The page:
Why Does God Speak Through People Who Work Against Him?

Have you ever had someone in your life who was used by God but turned out to be living a life of sin?   The story of Balaam is one such example.

Why Does God Speak Through People Who Work Against Him?

Numbers 22-30

Today's Scripture Passage

A Few Thoughts to Consider

Have you ever had someone in your life who was used by God but turned out to be living a life of sin?  

The story of Balaam is one such example. After seeing what Israel did to the Amorites in Numbers 21, Numbers 22:3-4 says, “Moab was terrified of the people because they were numerous, and Moab dreaded the Israelites. So the Moabites said to the elders of Midian, ‘This horde will devour everything around us like an ox eats up the green plants in the field.’”

A man named Balak is the king, and he reaches out to Balaam, a non-Israelite prophet, to place a curse on Israel—offering substantial financial incentives to do so. Of course, this idea of blessings and curses was nothing new and is a theme that runs throughout the Old Testament. After receiving Balak’s messengers, God has some clear words for Balaam in Numbers 22:12: “You are not to go with them. You are not to curse this people, for they are blessed.”

But King Balak is persistent and sends another envoy; this time, God gives Balaam seemingly contradictory instructions. At first, he tells Balaam to go, but then in verse 22 it says, “God was incensed that Balaam was going, and the angel of the Lord took his stand on the path to oppose him.” So what is going on? Roy Gane answers this question with another question:

We could ask the same question about why the Lord was angry with the Israelites at Kibroth Hattaavah when they gathered quail he had sent for them to eat (11:31–33). It appears that in both cases the Lord is testing people by giving them what they want in order to see whether they will show some restraint in accordance with what they already know to be right. The Israelites and Balaam both flunk by single-mindedly gravitating to self-gratification. In Balaam’s case there is an additional aggravating factor: He is setting out to enrich himself at the expense of God’s people, who are divinely blessed. Understanding the firm nature of the blessing, he should have taken God’s first “no” as the final answer. [1]

Regardless of whether this theory is correct, Balaam has done something God hates, and the angel of the Lord opposes him. Only a talking donkey changes Balaam’s heart.

Gordon Wenham writes,

“It is immaterial to the story whether the donkey really spoke, or whether Balaam just imagined it talking. The Old Testament certainly sees inspiration as a supernatural phenomenon caused by the Spirit of God. Thus if men were able to utter God’s words, why should not the same be true of animals?”[2]

Finally, the Lord opens Balaam’s eyes, and in verse 34, we see that “Balaam said to the angel of the Lord, ‘I have sinned, for I did not know that you were standing in the path to confront me. And now, if it is evil in your sight, I will go back.’” The angel tells Balaam in the following verse, “Go with the men, but you are to say only what I tell you.” From there, Balaam goes on to bless Israel three times instead of cursing them as Balak wanted.

Despite these seemingly noble actions and being used as a mouthpiece for God, Balaam’s heart remained unchanged, and Numbers 31:16 notes that at Balaam’s advice, Moabite women were used to seduce the Israelite men, leading them into idolatry and immorality—thus leading God to bring a plague that killed 24,000 Israelite men. New Testament passages like 2 Peter 2:15, Jude 1:11, and Revelation 2:14 speak very negatively of Balaam and associate him with selling his soul for financial gain.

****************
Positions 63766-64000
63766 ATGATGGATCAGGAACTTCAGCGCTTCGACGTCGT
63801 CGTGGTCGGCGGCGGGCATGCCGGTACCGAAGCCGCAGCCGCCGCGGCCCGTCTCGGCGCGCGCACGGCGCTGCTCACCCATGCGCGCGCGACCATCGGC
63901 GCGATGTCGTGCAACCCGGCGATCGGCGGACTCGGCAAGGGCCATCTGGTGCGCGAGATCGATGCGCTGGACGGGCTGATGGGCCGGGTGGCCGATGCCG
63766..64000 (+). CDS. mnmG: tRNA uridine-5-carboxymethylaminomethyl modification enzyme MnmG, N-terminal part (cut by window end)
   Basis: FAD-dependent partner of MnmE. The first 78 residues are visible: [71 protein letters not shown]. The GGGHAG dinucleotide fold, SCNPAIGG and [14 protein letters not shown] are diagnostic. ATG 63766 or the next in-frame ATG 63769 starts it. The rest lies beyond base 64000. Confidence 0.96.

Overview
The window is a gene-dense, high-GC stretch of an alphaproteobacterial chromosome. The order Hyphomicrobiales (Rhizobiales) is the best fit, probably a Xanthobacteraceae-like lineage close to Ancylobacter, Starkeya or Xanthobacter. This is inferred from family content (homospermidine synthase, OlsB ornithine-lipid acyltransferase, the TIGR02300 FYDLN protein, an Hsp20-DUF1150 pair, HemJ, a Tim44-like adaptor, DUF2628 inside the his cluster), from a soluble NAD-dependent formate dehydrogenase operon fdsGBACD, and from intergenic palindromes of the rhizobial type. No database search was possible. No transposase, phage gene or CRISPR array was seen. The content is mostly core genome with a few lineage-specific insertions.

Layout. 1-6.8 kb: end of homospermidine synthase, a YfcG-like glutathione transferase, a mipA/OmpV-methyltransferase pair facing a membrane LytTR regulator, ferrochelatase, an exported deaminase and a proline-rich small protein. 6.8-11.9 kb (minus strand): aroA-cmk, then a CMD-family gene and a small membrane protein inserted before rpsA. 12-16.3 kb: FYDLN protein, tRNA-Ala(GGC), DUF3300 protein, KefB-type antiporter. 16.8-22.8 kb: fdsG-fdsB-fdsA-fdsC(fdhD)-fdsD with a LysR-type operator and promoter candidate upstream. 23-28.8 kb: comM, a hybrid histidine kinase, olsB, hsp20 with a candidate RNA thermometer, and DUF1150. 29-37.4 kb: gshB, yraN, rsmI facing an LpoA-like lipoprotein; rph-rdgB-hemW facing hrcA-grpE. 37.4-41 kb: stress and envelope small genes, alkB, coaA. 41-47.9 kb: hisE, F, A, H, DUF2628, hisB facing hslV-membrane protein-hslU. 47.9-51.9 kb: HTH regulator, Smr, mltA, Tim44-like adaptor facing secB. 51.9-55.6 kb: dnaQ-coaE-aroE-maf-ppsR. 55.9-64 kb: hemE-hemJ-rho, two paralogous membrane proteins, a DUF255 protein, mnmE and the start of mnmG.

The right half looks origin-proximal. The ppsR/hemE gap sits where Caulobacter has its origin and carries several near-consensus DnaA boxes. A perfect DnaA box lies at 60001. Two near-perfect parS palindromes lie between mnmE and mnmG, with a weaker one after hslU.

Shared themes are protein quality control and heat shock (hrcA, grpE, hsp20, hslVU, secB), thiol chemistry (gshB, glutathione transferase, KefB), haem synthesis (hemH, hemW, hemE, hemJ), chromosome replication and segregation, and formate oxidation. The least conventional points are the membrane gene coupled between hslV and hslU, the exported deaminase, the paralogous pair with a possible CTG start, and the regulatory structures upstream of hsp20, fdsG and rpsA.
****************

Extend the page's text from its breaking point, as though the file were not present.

God used Balaam powerfully, even though Balaam’s heart plotted to work against him.

A Meditation to PRAY

Praise | Thank you, Lord, that you know the thoughts and intentions of every person.

Release | Forgive me for those times I acted outwardly spiritual but was inwardly disobedient.

Ask | Rid me of a double-minded spirit. Help me to be the same person on Monday that I am at church on Sunday.

Yield | I give you my desire for personal gain. Let all I do be done for your kingdom.

A Challenge to Act Like Christ  

The story of Balaam shows us that God was active in the hearts of people outside of ancient Israel. Even though Balaam would eventually work against God’s purposes, God still used him to prophesy the coming Messiah. In Numbers 24:15-17, Balaam says,

15 The oracle of Balaam son of Beor,
the oracle of the man whose eyes are opened;
16 the oracle of one who hears the sayings of God
and has knowledge from the Most High,
who sees a vision from the Almighty,
who falls into a trance with his eyes uncovered:
17 I see him, but not now;
I perceive him, but not near.
A star will come from Jacob,
and a scepter will arise from Israel.

One day, Jesus, too, would ride on a donkey.[3] But unlike Balaam, Jesus would be obedient to the voice of God. Instead of leveraging his status as God for earthly gain, he came in the form of a servant and set it all aside, leaving us an excellent example to follow. While Christianity is riddled with Balaams who bless God in public, only to live a life of sin in private, it’s important to remember that our only perfect example is Christ. He is the only one who will ever disappoint.

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[1]Roy Gane, Leviticus, Numbers, The NIV Application Commentary. Accordance electronic ed. (Grand Rapids: Zondervan, 2004), 693.

[2]Gordon J. Wenham, Numbers: An Introduction and Commentary, vol. 4 of Tyndale Old Testament Commentaries. IVP/Accordance electronic ed. (Downers Grove: InterVarsity Press, 1981), 192.

[3] Matthew 21